Money or Moniker: The Ryan Braun Scandal

The sports world was in an uproar last week over the Ryan Braun scandal and his 65-game suspension from Major League Baseball. For those less invested in the MLB than myself, Braun plays left field for the Milwaukee Brewers and was the 2011 National League Most Valuable Player. In October 2011, he appealed a positive drug test and won on a technicality. Then he declared that he had never used performance-enhancing drugs (PEDs) and gained the vocal support of his teammates and friends. Now Braun has accepted a 65-game suspension for violating the league’s drug policy—basically admitting his use of PEDs.

During the back-and-forth analysis of the suspension, one of my favorite sports talk radio personalities, Mike Greenberg of ESPN’s Mike and Mike, raised the question of whether Braun got off easy. Here’s why. Braun accepted a 65-game suspension without pay. He loses a little more than $3 million from his salary for the year. However, Braun signed a huge contract extension a couple years ago and the “big money” doesn’t kick in until next year. Since MLB player contracts are guaranteed, Braun will not lose any of the money owed to him after his suspension has been served.

As part of the analysis, Mike “Greeny” Greenberg sent out the above tweet giving his take on the issue. Essentially, Greeny said that Braun’s reputation is more important than the money. He can, and will, collect millions of dollars through 2020 on this contract. But his reputation is permanently tarnished.

When he fought the positive test back in 2011, Braun staked his reputation on the idea that someone had tampered with his test sample. When the MLB could not verify the security of his sample, Braun proclaimed his innocence and expressed vindication in the face of what appeared to be a false accusation. Now we find that it was Braun who lied all along.

When I saw the tweet from Greeny, the text of Proverbs 22:1 immediately came to mind. In this proverb we read, “A good name is to be more desired than great wealth, favor is better than silver and gold.” Even with all his millions, Braun has lost his good name. We idolize sports stars for their immense talent, and we often long to have their riches. We may even be willing to deal with the fallout of a bad reputation if we could earn over $150 million. However, Scripture clearly states that we should desire a good name more than wealth. What does this look like?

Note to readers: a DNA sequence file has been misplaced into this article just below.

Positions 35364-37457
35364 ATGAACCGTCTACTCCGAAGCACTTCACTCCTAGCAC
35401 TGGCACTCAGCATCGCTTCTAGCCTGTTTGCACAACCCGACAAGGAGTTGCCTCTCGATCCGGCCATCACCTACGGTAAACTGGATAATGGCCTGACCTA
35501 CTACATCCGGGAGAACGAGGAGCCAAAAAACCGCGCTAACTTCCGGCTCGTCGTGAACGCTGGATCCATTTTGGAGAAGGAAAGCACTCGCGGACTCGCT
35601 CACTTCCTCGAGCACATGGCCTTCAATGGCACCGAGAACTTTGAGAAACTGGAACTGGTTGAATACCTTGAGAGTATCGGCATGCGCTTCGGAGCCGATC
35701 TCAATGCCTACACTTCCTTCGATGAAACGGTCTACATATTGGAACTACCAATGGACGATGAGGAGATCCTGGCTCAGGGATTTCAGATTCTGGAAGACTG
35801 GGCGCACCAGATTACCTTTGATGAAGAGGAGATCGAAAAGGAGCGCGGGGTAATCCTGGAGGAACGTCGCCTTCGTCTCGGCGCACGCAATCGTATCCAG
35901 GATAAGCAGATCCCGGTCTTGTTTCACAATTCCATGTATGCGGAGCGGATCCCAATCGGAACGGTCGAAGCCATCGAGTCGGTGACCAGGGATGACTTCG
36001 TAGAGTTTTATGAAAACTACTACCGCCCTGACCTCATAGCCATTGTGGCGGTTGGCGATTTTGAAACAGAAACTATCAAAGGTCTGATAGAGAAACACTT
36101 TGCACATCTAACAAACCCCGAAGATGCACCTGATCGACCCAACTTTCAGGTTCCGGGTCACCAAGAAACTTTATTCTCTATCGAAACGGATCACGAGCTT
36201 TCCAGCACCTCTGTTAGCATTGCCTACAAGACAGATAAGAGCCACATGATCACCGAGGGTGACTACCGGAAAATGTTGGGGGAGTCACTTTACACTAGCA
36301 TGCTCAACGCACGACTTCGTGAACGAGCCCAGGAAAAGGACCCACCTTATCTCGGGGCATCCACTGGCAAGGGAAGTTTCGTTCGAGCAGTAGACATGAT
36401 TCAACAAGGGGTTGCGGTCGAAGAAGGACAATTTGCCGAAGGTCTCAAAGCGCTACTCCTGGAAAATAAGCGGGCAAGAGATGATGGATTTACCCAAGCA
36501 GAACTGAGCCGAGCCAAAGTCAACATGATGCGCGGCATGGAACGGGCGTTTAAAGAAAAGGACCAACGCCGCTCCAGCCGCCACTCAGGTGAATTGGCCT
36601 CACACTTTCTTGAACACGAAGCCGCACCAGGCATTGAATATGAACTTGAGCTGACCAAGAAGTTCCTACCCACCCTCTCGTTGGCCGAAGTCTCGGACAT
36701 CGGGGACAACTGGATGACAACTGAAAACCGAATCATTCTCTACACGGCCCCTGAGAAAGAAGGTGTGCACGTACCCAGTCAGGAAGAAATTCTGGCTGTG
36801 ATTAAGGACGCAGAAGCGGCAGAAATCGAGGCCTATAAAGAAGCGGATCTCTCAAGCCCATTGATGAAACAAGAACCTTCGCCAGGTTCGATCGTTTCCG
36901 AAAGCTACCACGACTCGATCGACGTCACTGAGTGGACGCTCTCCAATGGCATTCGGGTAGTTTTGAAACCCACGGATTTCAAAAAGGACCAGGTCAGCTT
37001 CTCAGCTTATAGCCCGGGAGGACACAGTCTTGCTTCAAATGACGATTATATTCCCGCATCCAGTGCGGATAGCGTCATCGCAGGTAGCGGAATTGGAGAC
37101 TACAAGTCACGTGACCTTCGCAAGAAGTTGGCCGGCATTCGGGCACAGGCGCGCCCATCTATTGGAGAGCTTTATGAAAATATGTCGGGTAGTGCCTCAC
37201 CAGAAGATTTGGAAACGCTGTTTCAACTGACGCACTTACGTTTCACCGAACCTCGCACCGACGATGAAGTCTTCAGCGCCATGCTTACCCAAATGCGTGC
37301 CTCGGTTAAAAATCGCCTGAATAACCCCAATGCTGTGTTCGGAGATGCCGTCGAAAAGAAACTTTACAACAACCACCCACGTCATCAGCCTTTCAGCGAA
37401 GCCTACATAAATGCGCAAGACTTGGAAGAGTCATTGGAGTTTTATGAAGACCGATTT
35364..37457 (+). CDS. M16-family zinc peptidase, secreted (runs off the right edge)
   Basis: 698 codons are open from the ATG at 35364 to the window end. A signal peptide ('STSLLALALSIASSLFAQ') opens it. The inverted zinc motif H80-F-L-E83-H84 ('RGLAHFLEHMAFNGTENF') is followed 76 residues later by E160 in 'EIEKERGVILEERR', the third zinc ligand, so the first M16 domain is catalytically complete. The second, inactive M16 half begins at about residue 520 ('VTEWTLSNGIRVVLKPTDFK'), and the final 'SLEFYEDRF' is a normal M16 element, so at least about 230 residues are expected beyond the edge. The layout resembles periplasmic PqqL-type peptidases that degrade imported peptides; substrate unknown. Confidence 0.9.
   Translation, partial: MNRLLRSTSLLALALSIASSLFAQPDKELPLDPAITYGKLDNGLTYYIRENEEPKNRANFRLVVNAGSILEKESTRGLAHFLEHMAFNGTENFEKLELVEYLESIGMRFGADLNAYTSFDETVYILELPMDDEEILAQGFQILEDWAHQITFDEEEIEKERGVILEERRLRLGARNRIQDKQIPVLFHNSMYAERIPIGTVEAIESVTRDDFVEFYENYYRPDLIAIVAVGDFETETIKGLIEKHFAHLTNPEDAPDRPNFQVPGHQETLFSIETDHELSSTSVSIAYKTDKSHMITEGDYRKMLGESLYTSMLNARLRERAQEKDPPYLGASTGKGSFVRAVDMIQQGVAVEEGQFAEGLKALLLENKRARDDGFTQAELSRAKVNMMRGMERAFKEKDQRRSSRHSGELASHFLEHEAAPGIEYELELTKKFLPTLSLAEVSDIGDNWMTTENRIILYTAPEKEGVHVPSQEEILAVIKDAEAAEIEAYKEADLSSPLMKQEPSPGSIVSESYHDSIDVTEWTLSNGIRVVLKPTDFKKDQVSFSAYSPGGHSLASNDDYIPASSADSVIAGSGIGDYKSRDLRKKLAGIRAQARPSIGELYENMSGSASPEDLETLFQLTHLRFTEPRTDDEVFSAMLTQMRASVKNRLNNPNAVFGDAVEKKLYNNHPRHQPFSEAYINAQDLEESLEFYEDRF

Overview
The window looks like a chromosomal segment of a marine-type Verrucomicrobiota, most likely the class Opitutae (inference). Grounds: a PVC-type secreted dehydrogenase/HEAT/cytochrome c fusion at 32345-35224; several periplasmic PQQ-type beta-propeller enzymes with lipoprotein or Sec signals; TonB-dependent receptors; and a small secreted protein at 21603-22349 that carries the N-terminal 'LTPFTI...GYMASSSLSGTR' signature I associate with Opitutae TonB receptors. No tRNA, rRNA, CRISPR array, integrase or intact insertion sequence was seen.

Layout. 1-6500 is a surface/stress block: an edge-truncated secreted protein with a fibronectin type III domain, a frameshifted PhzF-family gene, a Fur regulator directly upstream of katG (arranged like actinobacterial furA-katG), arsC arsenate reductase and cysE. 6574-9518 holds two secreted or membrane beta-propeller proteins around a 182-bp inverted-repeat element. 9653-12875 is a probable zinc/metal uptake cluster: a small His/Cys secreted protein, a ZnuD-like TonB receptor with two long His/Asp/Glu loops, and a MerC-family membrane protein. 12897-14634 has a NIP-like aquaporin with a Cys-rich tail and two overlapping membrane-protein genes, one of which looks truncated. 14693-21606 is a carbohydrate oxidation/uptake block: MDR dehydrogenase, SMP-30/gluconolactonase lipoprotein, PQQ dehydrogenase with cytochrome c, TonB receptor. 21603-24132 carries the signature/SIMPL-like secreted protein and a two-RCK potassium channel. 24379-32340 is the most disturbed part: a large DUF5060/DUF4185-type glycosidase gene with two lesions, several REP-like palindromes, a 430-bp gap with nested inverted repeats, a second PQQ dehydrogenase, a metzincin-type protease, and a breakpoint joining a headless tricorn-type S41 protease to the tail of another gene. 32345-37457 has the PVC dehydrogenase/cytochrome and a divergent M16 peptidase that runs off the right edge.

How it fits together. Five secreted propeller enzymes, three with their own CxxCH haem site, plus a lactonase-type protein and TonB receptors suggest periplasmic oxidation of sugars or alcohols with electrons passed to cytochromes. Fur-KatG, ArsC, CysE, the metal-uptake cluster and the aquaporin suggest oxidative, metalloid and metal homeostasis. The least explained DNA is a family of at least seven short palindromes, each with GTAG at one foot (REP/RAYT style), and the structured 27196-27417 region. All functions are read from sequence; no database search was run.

First, we should value our own integrity over riches. There are many opportunities in life to sacrifice our integrity and name for the sake of getting ahead in life. Most of us will never have the opportunity to sign a contract worth nearly $150 million, but we are faced with choices between our reputation and greater wealth or prestige. When faced with these choices, the biblical response is to choose integrity over riches.

Second, we should be content with our lives, especially if it means that we have kept our integrity. Proverbs 19:1 reads, “Better is a poor man who walks in his integrity than he who is perverse in speech and is a fool.” A fool with riches is not to be honored—he is to be pitied. The poor man with a good reputation and integrity is wise. This does not mean that poverty and integrity nor wealth and foolishness always go together. However, given the choice between poverty and integrity or wealth and folly, the former is always the preferable option. Thus, we can be content with little as long as we have our good names.

Greeny followed up his previous comment with the following:

For Christians, the answer must be “no.” Since we claim to be followers of Christ, it is more than just our name on the line. The name of Christ is to be honored as well, and that should be a motivating factor in choosing a good name over great riches.

Evan Lenow

Evan Lenow

Assistant Professor of Ethics, Director of the Center for Biblical Stewardship, and Director of the Richard Land Center for Cultural Engagement at Southwestern Baptist Theological Seminary
Dr. Lenow is an Assistant Professor of Ethics and teaches in the School of Theology. He is married to Melanie and has four children - Molly, Elizabeth, William, and Laurel.
Twitter: @evanlenow
Website: evanlenow.com
Evan Lenow

Latest posts by Evan Lenow (see all)